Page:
Lawmakers want apology for anti-Chinese measures
Last Modified: Monday, Jul. 6, 2009 – 10:16 am
It’s not a pretty history.
But, two California legislators say, it’s time to admit it and apologize for how Chinese immigrants were treated during and after the Gold Rush.
Assemblymen Paul Fong and Kevin de Leon are sponsoring a resolution that recognizes Chinese laborers for mining ore, building levees to create farmland and constructing — at great peril and for less pay than whites — 80 percent of the western half of the transcontinental railroad.
While the Chinese toiled, the assemblymen say, California‘s 19th-century politicians passed law after law segregating the Chinese and, when their labor was no longer in high demand, tried to drive them out.
Assembly Concurrent Resolution 42 calls for an apology for forcing the Chinese to pay higher taxes on gold than whites; barring them from holding certain jobs, owning property or testifying in trials; and segregating them and forbidding them from marrying whites or bringing family from China.
“It’s a shameful chapter in California legislative history,” said Fong, D-Cupertino, who is of Chinese descent.
“We should recognize this as part of our history,” he said, “say our regrets and move on.”
Fong’s great-grandfather worked in California, but when Fong’s grandfather wanted to immigrate to the state in 1939, the only way he could do it was with fake papers identifying him as the Chinese-born son of a family in California that pre-dated the Exclusion Act, Fong said.
“That was the system for getting in at that time,” he said.
Fong’s grandfather farmed near San Francisco but had to rent land. State laws on the books until 1952 barred him from owning property.
De Leon, D-Los Angeles, the son of Mexican immigrants, approached Fong about a legislative resolution to make amends for this history.
De Leon’s district contains the city’s Chinatown and one of the nation’s most diverse immigrant populations.
“The Chinese deserve an acknowledgment, even if it’s a century late,” de Leon said.
Californians, he said, have a long history of benefiting from foreigners’ labor and lashing out at them during tough economic times.
“The Central Pacific Railroad went across the Pacific to recruit the Chinese. And then as soon as a project was done, the state legislators initiated ways to chase them out,” de Leon said. “I don’t think a lot of people today know that.”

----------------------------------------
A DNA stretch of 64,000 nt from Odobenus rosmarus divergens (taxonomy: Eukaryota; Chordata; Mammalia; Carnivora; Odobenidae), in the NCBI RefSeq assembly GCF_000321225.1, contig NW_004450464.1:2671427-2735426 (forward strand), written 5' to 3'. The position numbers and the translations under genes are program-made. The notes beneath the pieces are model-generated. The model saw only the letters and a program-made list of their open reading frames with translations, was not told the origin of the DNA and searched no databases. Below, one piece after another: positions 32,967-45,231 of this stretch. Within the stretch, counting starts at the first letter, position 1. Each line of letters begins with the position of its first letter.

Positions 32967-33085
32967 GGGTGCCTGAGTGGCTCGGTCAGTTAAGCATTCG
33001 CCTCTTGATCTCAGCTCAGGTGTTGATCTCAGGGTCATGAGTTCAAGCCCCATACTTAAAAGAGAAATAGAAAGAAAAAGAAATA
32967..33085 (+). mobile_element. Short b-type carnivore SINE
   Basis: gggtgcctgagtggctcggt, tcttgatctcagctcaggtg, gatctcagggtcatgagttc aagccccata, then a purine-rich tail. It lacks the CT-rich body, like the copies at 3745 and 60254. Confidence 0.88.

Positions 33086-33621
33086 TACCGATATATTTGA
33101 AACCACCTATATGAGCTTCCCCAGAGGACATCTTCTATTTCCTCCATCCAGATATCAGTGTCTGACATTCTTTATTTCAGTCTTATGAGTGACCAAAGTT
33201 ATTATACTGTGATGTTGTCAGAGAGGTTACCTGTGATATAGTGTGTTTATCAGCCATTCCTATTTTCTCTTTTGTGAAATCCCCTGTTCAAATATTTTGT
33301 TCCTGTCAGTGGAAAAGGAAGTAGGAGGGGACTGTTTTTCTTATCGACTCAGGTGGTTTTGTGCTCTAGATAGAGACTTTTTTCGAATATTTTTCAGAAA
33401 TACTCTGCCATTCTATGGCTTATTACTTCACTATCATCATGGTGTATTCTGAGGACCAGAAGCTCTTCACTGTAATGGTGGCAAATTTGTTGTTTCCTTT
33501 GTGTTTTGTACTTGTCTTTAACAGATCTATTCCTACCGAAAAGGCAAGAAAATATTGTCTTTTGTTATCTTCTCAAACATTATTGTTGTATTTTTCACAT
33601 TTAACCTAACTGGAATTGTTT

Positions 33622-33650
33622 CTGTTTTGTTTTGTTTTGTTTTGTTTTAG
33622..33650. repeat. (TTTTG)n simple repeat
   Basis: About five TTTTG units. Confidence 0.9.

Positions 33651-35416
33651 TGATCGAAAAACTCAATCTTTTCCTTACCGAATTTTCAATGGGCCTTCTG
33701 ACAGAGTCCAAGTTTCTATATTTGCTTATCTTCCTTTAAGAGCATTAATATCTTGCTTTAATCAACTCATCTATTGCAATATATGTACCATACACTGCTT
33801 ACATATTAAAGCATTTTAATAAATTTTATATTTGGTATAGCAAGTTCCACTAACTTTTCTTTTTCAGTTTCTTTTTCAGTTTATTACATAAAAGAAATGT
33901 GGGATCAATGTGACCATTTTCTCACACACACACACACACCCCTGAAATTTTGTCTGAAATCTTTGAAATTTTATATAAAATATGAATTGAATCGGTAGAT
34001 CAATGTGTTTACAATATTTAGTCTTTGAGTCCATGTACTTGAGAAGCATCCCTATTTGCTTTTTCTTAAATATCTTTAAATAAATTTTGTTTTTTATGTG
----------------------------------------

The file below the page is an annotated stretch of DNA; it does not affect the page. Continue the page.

In 1879, California‘s Legislature targeted the Chinese by voting to “impose conditions” to remove foreigners and protect the state from “the burdens and evils arising from the presence of aliens, who are, or may become vagrants, paupers, mendicants, criminals, or invalids afflicted with contagious or infectious diseases.”
The law was passed just 10 years after thousands of Chinese recruits hand-drilled through the Sierra Nevada to help finish the transcontinental railroad.
To prepare their resolution, Fong and de Leon consulted Bill Hing, a UC Davis immigration law and history professor.
“What happened to the Chinese,” Hing said, “is what’s happening today — let’s face it — to the Mexicans.”
Just as they have since, Hing said, California politicians then called for voter referendums on immigrants. In 1879, Californians voted overwhelmingly against Chinese immigration.
In the 19th century, racism was naked and led to laws targeting immigrants by race, Hing said.
Today, he said, many people say they resent illegal immigrants because they don’t wait their turn and enter legally.
What many people don’t realize is that there is no line for many foreigners to join, Hing said, adding that the immigration system has encouraged unlawful entry because visas don’t exist anymore for most of the jobs immigrants fill in the United States.
The Assembly Judiciary Committee passed the Chinese resolution on June 23, with no opposition.
“I’m not denying that what happened, happened,” Knight said. “But our job as legislators is to move the state forward.”
He said he’s worried other wronged groups will ask for more apologies.
In fact, in 2005, the Legislature passed an act apologizing for California‘s part in rounding up and deporting about 400,000 residents of Mexican descent, many U.S.-born, during the Great Depression. Nationwide, about 2 million people of Mexican descent were forced to go to Mexico.
They’ve received some criticism, mostly anonymous Web site postings, for pursuing a symbolic act while the state is mired in a budget crisis.
But some messages were racist, Fong said, including one that said: “Go home, gook.”